Play the Gemm-ill?
By Jim Hamill
Embedded amongst the, by and large, morbid post mortems,
in the press, following the exposure of the national team's frailties
in Paris, was a minor and somewhat incidental piece which
failed to provoke any of the righteous indignation that it presumably
hoped to secure. This was the news that Scot Gemmill is thinking
about retiring from the international scene because he has not been
allowed to play for Scotland as often as he thinks he should have.
Simultaneously, Rab Douglas is supposed to have had a shouting
match with Berti Vogts about his non-selection
In Gemmill's case the gesture is about as empty as ITV Digital's
bank account and is an exercise in self-deception not witnessed
since an unnamed emperor of lore cavorted about in the buff, to
the amusement of all concerned.
His argument goes that he bided his time when Collins and
McAllister occupied the midfield berth in the team, only
to find that the likes of Lambert, Cameron, and now Ferguson
and Matteo have jumped ahead of him in the pecking order.
Apparently his father has been standing in the wings abetting this
display of pique.
OK maybe it is not unusual for players to decide to announce their
international retirement. Witness Collins or Shearer, but a Collins
or a Shearer, he is not. He is not even a Gemmill, if comparison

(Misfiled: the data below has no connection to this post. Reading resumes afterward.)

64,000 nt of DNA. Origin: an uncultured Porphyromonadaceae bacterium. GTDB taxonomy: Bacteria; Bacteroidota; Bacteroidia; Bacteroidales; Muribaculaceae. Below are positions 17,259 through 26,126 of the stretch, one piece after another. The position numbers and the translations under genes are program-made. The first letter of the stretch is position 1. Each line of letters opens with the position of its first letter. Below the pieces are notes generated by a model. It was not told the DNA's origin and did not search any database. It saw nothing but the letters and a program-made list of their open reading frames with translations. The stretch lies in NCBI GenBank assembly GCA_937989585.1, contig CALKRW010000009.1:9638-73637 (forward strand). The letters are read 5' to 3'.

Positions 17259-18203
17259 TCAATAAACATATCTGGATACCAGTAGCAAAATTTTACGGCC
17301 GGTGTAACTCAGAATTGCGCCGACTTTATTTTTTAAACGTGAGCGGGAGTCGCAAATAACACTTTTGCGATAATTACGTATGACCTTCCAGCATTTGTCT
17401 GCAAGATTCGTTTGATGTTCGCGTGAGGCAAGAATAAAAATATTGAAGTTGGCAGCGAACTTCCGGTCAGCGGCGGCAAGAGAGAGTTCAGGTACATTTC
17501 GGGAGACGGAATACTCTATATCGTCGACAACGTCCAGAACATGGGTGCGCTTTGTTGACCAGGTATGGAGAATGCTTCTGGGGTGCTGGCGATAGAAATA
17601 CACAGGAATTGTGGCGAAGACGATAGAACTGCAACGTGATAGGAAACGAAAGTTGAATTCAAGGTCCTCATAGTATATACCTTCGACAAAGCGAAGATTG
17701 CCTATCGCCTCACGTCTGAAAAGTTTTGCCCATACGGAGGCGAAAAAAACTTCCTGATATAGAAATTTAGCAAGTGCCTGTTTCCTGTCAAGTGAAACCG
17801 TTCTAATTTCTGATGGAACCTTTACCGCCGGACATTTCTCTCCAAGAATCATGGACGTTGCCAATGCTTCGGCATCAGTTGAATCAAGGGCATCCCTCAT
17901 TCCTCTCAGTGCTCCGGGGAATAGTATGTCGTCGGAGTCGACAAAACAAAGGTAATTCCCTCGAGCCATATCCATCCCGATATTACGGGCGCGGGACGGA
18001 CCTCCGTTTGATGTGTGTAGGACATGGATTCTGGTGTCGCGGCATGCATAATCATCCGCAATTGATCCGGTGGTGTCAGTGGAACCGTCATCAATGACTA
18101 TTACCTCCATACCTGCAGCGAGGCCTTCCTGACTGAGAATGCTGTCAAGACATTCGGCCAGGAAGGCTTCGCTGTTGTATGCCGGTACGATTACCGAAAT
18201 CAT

were permitted to be drawn with his father.
Somewhere here, and in the case of Douglas, a notion seems to have
crept in that selection of the national team should be done on a
democratic rather than meritocratic or even autocratic (i.e.
on the managers say so) basis.
Given this situation, it is hard to see what Gemmills gripe
is. I suspect that most people would think that the players he cites
are better than him. While Cameron may have other qualities, the
rest have all played at a higher level, on the European stage. This
compares more favourably with Gemmills journey from struggling
in a struggling Nottingham Forest side to struggling in a
struggling Everton side. So who would really notice if he
decided he was not available for selection.
There is a West of Scotland condition identified by either Hugh
or Willie McIlvanney known as "I kent his faither"
syndrome. This is characterised by a cynical disregard for the abilities,
or denial of talent, of anyone to emerge from the midst of your
community; "I kent his faither so he cannae be that guid"
In a perverse reversal of this logic, Gemmill seems to have gained
from the maxim "his faither was guid, so he must be handy
I wonder if his son will be any good.
The great moment has arrived the SPL
has split into two groups for the final five games of the season
and the occasion was marked by tense, nail-biting climaxes at
games all over the country. Actually there was a bit of interest
at East End Park but everywhere else the top six/bottom
six split was met with one almighty yawn to no-ones
Just what is the point of this split? Lets look at what
the remainder of the season has in store for the two respective
halves of the SPL: In the top half, we wait with somewhat less
than bated breath to see if Celtic, having won 29 of